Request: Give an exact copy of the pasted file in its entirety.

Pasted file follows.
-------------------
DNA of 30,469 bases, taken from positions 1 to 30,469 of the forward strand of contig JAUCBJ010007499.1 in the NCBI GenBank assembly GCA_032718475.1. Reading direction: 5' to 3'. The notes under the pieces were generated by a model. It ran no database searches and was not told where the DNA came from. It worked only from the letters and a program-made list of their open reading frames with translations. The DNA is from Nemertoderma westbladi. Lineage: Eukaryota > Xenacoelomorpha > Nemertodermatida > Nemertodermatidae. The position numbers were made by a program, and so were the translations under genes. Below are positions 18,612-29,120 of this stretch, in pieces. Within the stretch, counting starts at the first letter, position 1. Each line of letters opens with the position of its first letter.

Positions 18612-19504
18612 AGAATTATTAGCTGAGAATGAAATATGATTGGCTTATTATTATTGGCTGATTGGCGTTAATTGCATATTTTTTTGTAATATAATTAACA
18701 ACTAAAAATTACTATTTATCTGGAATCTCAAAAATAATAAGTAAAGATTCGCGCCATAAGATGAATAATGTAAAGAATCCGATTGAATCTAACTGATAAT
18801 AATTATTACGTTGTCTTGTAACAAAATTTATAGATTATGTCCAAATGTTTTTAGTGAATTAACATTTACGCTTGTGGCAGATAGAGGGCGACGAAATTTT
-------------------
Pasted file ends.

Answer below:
DNA of 30,469 bases, taken from positions 1 to 30,469 of the forward strand of contig JAUCBJ010007499.1 in the NCBI GenBank assembly GCA_032718475.1. Reading direction: 5' to 3'. The notes under the pieces were generated by a model. It ran no database searches and was not told where the DNA came from. It worked only from the letters and a program-made list of their open reading frames with translations. The DNA is from Nemertoderma westbladi. Lineage: Eukaryota > Xenacoelomorpha > Nemertodermatida > Nemertodermatidae. The position numbers were made by a program, and so were the translations under genes. Below are positions 18,612-29,120 of this stretch, in pieces. Within the stretch, counting starts at the first letter, position 1. Each line of letters opens with the position of its first letter.

Positions 18612-19504
18612 AGAATTATTAGCTGAGAATGAAATATGATTGGCTTATTATTATTGGCTGATTGGCGTTAATTGCATATTTTTTTGTAATATAATTAACA
18701 ACTAAAAATTACTATTTATCTGGAATCTCAAAAATAATAAGTAAAGATTCGCGCCATAAGATGAATAATGTAAAGAATCCGATTGAATCTAACTGATAAT
18801 AATTATTACGTTGTCTTGTAACAAAATTTATAGATTATGTCCAAATGTTTTTAGTGAATTAACATTTACGCTTGTGGCAGATAGAGGGCGACGAAATTTT